NY Governor Announces Establishment of Slavery Reparations Commission Amid $4.3 Billion Budget Shortfall

San Francisco’s African American Reparations Advisory Committee suggested handing out $5 million plus other benefits to eligible black residents. The group asked for $2 million to keep their operations up and running, but the city did not grant their request.

Governor Kathy Hochul of New York followed suit and signed a bill to create a reparations commission, despite the failed attempt in California. The commission will use taxpayer money to investigate reparations for descendants of slaves.

Reverend Al Sharpton approved of the reparations commission, believing it could “heal the wounds.” However, some argue that big promises in the name of helping do not make the situation any better.

Hochul stated that New York’s history with slavery cannot be ignored, and the state has benefitted from the institution of slavery. She urged New Yorkers to confront this part of their past and embrace the conversation about reparations.

The nine-member commission has one year to deliver a report with recommendations, which could include monetary compensation. However, the potential cost to taxpayers is a concern, especially as New York faces a $4.3 billion deficit.

Senate Republican Leader Rob Ortt pointed out the sacrifices made to end slavery in the Civil War. He stressed that reparations would come at an astronomical cost to city residents.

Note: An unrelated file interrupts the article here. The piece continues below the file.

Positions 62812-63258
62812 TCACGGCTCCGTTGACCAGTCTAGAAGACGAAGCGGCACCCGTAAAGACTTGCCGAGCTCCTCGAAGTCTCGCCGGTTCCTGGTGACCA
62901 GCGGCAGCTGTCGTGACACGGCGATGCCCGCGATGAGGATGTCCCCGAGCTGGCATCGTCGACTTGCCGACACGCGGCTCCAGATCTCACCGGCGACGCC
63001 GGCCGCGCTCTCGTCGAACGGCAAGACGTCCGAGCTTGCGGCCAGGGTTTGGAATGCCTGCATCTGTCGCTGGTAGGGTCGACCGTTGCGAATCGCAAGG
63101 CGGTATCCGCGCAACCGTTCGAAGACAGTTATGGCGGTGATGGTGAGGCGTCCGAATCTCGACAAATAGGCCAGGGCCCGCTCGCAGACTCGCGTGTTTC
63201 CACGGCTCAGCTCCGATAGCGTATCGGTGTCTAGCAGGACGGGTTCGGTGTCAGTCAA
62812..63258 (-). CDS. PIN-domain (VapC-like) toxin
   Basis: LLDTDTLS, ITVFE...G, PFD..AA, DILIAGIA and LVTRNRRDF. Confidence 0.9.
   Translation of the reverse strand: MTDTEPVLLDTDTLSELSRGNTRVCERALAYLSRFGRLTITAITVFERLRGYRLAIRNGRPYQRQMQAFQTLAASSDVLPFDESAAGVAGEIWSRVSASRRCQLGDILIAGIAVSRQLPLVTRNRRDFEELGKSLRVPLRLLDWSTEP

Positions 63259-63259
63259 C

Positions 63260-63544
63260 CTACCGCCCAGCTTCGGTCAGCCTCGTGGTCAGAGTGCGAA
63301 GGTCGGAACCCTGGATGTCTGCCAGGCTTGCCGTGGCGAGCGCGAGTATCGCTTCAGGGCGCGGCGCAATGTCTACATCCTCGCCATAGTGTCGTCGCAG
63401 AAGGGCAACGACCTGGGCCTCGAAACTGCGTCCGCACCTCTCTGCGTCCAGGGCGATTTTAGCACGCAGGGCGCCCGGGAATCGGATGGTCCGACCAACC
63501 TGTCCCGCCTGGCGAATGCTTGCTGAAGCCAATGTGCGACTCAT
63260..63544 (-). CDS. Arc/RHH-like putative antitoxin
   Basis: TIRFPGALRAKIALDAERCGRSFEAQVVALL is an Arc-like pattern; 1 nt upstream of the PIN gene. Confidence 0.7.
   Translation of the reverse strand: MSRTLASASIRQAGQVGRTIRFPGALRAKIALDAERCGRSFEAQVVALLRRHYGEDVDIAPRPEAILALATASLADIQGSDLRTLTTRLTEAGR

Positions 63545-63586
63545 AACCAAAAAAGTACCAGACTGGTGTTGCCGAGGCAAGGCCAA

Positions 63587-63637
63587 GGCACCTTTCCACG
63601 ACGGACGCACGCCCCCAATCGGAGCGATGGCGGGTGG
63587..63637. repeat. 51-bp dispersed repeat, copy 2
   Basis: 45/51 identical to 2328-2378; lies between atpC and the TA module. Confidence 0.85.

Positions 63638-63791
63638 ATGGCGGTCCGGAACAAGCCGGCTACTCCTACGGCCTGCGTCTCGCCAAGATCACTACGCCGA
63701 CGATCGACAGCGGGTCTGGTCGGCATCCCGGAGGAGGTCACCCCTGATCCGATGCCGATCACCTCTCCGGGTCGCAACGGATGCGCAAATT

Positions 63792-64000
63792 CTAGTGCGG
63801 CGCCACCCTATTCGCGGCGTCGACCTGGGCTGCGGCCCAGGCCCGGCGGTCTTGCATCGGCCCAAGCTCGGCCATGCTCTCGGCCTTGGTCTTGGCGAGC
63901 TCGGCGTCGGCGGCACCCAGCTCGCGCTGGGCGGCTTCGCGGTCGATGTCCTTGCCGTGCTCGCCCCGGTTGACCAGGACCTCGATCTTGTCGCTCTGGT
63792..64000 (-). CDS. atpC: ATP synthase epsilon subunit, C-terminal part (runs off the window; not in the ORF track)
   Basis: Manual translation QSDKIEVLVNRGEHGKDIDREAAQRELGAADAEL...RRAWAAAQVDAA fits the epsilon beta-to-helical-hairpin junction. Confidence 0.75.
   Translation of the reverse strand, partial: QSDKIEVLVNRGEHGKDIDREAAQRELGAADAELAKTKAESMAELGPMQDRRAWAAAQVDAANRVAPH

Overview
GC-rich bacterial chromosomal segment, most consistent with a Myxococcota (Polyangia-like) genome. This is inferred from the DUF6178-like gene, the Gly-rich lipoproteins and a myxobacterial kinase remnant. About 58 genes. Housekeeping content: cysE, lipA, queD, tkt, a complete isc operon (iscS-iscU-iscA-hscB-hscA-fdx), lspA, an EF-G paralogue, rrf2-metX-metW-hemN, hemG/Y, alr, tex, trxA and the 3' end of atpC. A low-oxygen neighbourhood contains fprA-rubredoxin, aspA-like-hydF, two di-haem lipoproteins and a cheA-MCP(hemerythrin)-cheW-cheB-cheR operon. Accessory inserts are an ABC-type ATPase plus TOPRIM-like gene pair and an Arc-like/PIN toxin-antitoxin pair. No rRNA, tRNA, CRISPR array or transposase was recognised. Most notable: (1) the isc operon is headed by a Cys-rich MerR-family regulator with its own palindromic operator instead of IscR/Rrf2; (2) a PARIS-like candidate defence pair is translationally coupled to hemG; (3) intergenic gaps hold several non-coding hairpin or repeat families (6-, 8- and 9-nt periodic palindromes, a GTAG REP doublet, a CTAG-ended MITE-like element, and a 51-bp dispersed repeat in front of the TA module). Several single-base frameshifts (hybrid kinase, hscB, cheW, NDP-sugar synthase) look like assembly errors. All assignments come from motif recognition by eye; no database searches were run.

The influx of nearly 100,000 illegal immigrants into New York City this year has led to Mayor Eric Adams seeking financial assistance from President Joe Biden. It’s worth noting that other states, such as Massachusetts and New Jersey, are also considering conducting reparation studies.

In California, a proposed payout program would cost the state over $1.2 million per black resident. All of these financial commitments come at a time when both California and New York are facing budget deficits and fiscal challenges.

Amid the discussions of reparations and the provision of benefits to illegal immigrants, questions arise about the resources available for residents who do not have similar government support. This situation is particularly concerning for those living in Democratic states dealing with historical grievances.

The topic of reparations and the allocation of funds has raised questions about the financial priorities of state governments, especially in light of budget deficits and other pressing needs.

Ultimately, the discussions around reparations and the use of public funds continue to raise concerns about the financial stability of states, as well as the impact on taxpayers and residents.


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